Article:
The 2019 Sydney Film Festival program is here and it’s spectacular. There are tonnes of great films to sort through – and to leave your bank account quaking – so here’s our picks to help focus your spending.
Yesterday, the program for the 2019 Sydney Film Festival was released and we’re still reeling. There’s a slew of zombie kills, ads for tourism Australia, some sexy space adventures and an Agnes Varda throwback destined to make you cry. It’s a lot to navigate so we’ve brought together a summary of everything you need to know.
Twelve films make up the line-up of films in competition this year; with feminist-satire, farm-side humour and controversial memoirs filling out the list. Heart and Bones brings back local favourite, Hugo Weaving onto our screens as a photographer who discovers an image that has the potential to ruin his life. While Okja director, Bong Joon-ho returns with Parasite, a suspenseful examination of two families living in vastly different conditions.
But unless you have a spare couple hundred to spend catching every film up for the big win, we recommend one in particular:
Judy and Punch (2019)
This directorial debut by Australian actress, Mirrah Foulkes (The Crown, Animal Kingdom) is inspired by the traditional puppet show “Punch and Judy”. With the addition of some darkly comic – and beautifully gothic – themes, as well as a script full of razor-sharp feminist satire, this 17th century fable about puppeteers might just take out the big prize. Starring another Australian favourite, Mia Wasikowska, the film promises a twisted experience brimming with laughter, horror and maybe a puppet or two?
There’s no trailer for this one but keep an eye out, it’s certain to make a splash.
Get’em while they’re hot:
Every year there are a couple of films that stop at the Sydney Film Festival before they’re swept up into inevitable blockbuster, and even Oscar, success. Last year we had Blackkklansman, this year we’re stumped for choice. Firstly, there’s the animated follow up to Secret of Pets. Even if the film isn’t your vibe, stars Tiffany Haddish and Kevin Hart will be attendance to promote the film which could be fun. Claire Denis’ High Life is the noir, sci-fi thriller already winning the hearts of critics worldwide and Amazing Grace gives unparalleled access into a previously unreleased concert by a 29-year-old Aretha Franklin.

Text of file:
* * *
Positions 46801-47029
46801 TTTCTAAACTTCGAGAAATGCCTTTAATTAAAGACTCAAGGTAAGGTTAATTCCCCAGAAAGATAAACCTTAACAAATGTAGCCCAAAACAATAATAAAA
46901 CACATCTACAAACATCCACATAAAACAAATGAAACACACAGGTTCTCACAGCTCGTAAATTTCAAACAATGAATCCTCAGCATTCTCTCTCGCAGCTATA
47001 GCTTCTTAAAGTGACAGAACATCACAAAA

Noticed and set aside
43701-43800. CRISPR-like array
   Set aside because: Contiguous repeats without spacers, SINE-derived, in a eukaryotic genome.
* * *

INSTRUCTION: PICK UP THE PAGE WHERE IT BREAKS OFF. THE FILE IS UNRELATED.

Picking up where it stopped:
But our pick of the film you should definitely catch is:
The Dead Don’t Die:
Jim Jarmusch returns with a dark-comedy zombie thriller destined to be equal parts weird and wonderful. A darling of indie cinema, Jarmusch has a reputation for well-crafted films that cross genre boundaries and have fun doing it. His last film, Paterson, was widely acclaimed when it premiered at Cannes in 2016. Plus, with Selena Gomez, Adam Driver, Bill Murray, Chloe Sevigny and indie-favourite Tilda Swinton, it’s already destined to make a box-office splash in the pool reserved for non-Marvel films.
Every year, Sydney Film Festival screens some classic films that draw every vintage cinephile and black-and-white film-lover from far and wide. This year there’s a classic German Expressionist horror from 1922, The Golem: How He Came into the World, and Béla Tarr’s 1994 masterpiece, Sátántangó. But this year the focus is on legend of the French New Wave cinema of the 1960s, Agnes Varda. To commemorate her passing in March, a collection of the legendary director’s films will screen.
We recommend seeing them all but, if you have to choose one, go for the 1963 classic about a selfish actress awaiting a crucial call from her doctor:
Cleo from 5 to 7:
True Blue Gems:
It wouldn’t be the Sydney Film Festival without some Australian films side by side with international juggernauts. This year, Rachel Ward’s Palm Beach and New Zealand gem Daffodils are sure to warm hearts and delight audiences. But there is one film that we can’t help but hype:
Jennifer Kent stunned and horrified audiences with 2014’s The Babadook. In between becoming a gay-icon, The Babadook has only grown in its reputation and infamy since its premier. This year, Kent returns with another horrific tale seething with Gothic imagery a la Jane Eyre and unending suspense. Starring Sam Claflin, Aisling Francioisi and Harry Weaving (son of Hugo Weaving). It’s already caused quite a stir at the Venice Film Festival and we can’t wait to be Baba-shook shook shook all over again.
With tonnes of other films to offer – and a closing night film yet to be revealed – this year’s festival is shaping up to be one wild cinematic ride. Keep an eye out on the program as the run off from Cannes Film Festival sweeps over the Pacific to land on our shores.
Check out the full program here.
Let us know which films have made it onto your must-see list at this year’s Sydney Film Festival.